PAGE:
Since my earlier post on “Three ways to build an online media business to $50m in revenues” was well received, I thought I’d examine the e-commerce industry as well.
The margin structure in most (physical) ecommerce businesses is dramatically different from that of online media businesses. Whereas online media businesses can enjoy gross margins of upwards of 90%, and net margins (at scale) of 50% or higher, many ecommerce businesses have gross margins in the 20-40% range and net margins (at scale) in the 5-10% range. As a result, ecommerce companies have to grow to a much bigger top line to achieve the same value. We’ll target $500m in revenue to get to net income in the same range as a $50m revenue online media business.
There are three ways that an ecommerce company can get to this scale:
1. Build up $500m in sales in a single vertical. You’ll need to ensure that the vertical that you’re addressing is large enough in online sales to accommodate your size – books, music, consumer electronics, shoes and groceries are all good examples. You’ll likely need to be number one in your category, which implies industry leading cost structures. You’ll probably be holding inventory and operating multiple distribution centers, dealing with returns and generally operating a very large scale business that gives you certain margin advantages because you’re one of the largest retail channels for your suppliers.
You’re probably able to spend on building a brand (vs performance based marketing only) and you likely think about customer lifetime value. Hence you may be willing to pay more to acquire a customer than you’ll realize from your first transaction since you sell a product that is bought frequently. As a result, you obsess over customer service because you need your customers to have a great experience and have confidence and recall to buy from you again in the future – ideally by typing your URL in directly into their browser.
$500m in a single category is a lot. In 2005, according to Internet Retailer, only four pureplay ecommerce companies exceeded $500m in online revenues (Amazon, Newegg), Overstock and Netflix. The remaining 22 companies who had sales over $500m online were very large multi-channel retailers like Office Depot, Gap, Dell, Circuit City and Walmart.
2. Build up $50-100m in sales across each of 10-5 verticals. This could be by being a smaller player in a larger category (such as the verticals discussed above), but you’re likely number one in a smaller category. Say Ski gear, nutirtional supplements, autoparts or power tools; smaller categories than books or shoes, but still pretty big. (Note – the links are to examples of companies that are at or could get to $100m in sales, but they are not parts of companies with multiple verticals each doing $100m in sales).
Since in many cases there are not that many synergies across categories (little or no ability to leverage supplier relationships for example) you may be a result of a rollup to get to critical scale. You may see some ability to leverage your distribution infrastructure, but in many cases the pick, pack and ship needs of different products are quite different and may not support shared infrastructure (small vials of pills looks very different from aftermarket auto parts). You likely hold inventory and operate your own distribution centers, but if you are in a category with large and unwieldy items that often get built to order, you may be able to dropship from your manufacturers.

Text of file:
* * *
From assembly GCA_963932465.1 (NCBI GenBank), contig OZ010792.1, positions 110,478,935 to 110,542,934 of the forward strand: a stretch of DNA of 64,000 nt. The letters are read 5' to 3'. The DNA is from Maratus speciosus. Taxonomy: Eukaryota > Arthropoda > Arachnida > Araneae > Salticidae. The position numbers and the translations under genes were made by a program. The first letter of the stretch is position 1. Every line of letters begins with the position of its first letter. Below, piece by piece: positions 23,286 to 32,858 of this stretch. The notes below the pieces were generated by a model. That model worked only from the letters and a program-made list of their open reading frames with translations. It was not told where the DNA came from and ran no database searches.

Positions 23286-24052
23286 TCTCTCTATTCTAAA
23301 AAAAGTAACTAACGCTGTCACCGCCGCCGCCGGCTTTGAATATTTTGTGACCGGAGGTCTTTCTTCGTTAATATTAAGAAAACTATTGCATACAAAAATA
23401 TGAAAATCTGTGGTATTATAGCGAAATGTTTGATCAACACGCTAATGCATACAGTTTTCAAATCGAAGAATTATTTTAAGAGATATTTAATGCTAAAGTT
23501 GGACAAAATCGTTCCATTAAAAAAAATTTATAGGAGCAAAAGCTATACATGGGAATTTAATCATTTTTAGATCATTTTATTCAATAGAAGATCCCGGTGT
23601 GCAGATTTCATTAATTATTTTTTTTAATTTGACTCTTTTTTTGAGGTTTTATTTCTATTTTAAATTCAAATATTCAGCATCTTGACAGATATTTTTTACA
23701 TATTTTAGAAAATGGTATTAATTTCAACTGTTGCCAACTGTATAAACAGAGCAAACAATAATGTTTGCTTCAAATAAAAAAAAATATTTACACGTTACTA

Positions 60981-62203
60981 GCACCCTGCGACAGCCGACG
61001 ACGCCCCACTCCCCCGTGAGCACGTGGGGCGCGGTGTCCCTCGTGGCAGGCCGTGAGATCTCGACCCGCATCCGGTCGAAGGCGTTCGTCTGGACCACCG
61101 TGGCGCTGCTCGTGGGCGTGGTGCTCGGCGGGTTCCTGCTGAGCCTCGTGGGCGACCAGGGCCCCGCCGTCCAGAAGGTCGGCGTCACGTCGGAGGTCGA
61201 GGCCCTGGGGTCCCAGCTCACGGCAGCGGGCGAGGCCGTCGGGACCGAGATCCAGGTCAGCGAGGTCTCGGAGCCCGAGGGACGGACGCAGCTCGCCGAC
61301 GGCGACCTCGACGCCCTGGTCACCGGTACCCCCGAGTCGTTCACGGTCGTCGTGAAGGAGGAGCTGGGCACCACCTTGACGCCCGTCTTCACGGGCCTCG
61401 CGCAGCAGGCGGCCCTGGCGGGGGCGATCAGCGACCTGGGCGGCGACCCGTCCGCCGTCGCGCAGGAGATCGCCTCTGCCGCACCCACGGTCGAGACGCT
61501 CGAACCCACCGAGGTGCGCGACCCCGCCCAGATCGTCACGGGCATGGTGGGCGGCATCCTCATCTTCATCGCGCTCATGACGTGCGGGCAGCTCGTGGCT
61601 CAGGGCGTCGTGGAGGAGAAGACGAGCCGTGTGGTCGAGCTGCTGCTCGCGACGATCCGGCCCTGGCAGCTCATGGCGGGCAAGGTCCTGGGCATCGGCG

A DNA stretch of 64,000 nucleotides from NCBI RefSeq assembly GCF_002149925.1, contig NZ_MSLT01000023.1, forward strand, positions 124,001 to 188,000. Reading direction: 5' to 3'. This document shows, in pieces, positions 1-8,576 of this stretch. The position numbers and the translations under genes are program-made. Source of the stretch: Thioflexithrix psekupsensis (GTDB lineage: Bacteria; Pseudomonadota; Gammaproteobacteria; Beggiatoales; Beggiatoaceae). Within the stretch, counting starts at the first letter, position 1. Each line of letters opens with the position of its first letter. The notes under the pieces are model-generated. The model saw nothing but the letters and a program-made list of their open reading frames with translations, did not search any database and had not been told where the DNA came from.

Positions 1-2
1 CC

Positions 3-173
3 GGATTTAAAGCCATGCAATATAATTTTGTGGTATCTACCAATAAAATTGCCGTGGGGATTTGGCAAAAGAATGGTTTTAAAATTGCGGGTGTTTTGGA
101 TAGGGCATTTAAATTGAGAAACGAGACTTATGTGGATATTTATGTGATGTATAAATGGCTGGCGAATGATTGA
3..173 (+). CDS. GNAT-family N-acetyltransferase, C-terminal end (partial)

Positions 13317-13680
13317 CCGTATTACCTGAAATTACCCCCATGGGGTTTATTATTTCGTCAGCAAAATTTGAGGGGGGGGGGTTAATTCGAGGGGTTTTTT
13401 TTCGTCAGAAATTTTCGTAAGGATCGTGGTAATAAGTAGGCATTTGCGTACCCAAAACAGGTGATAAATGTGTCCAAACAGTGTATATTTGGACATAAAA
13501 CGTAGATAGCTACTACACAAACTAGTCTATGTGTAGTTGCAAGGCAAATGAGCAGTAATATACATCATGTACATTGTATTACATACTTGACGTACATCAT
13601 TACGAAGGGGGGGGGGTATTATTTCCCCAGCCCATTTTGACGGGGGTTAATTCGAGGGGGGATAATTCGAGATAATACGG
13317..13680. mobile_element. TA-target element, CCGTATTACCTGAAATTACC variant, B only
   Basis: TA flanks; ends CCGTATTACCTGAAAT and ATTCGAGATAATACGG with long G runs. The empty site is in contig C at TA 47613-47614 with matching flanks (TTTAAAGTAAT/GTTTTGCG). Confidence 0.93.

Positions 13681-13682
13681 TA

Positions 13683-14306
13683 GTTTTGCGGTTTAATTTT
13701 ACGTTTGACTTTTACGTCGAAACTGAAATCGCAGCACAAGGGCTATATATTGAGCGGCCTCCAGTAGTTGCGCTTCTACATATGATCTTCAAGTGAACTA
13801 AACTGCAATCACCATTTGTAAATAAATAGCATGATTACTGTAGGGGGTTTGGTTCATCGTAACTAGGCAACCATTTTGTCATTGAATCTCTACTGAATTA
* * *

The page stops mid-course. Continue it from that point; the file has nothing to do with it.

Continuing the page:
In 2005, according to Internet Retailer, only 155 companies exceeded $50m in online revenues, and only 45 were pure play etailers, including Blue Nile, Redenvelope.com, Shoebuy and Furniture.com. However, there are a number of companies who are taking this approach, including Musician’s Friend, Provide Commerce/ Liberty Media, and Blue Lava
3. Build up less than $5m in sales in each of 100+ categories. According to Internet Retailer, there were 479 ecommerce companies with sales over $5m in 2005, including Batteries.com, Junonia (plus sized activewear for women), iGourmet, artbeads.com and thinkgeek.com. As you can see, even relatively small niches can sustain $5m in sales. You may be able to rely on your manufacturers to drop ship, and you may need lower levels of dedicated resources against each category with less depth of industry merchandising expertise.
Rather than building a brand, you can rely more on performance based marketing, particularly paid and organic search and shopping engines. You may not even need to be number one in your verticals – if they are big enough you can still win some share of the market to get to $5m.
What is hard is getting to this level of sales across so many verticals. To be able to do this you need a level of shared technology and processes that can be applied across many stores. Winning becomes less about any one store, and more about applying best practices across all the stores. The challenge is in being able to enter a category cost effectively, and to run a store against low volume in a very low cost way. Processes and cost control become paramount because any sub optimal practices get magnified across 100 stores. Although no one has hit $500m in revenues through this approach yet, there are a number of companies who are taking a shot at this approach, including Mercantila (a Lightspeed portfolio company)CSN Stores, Netshops, Niche Retail, and others.
All these models are viable. As in most cases, the first $20m in revenues are the hardest! I’d love to hear from people on any of these paths.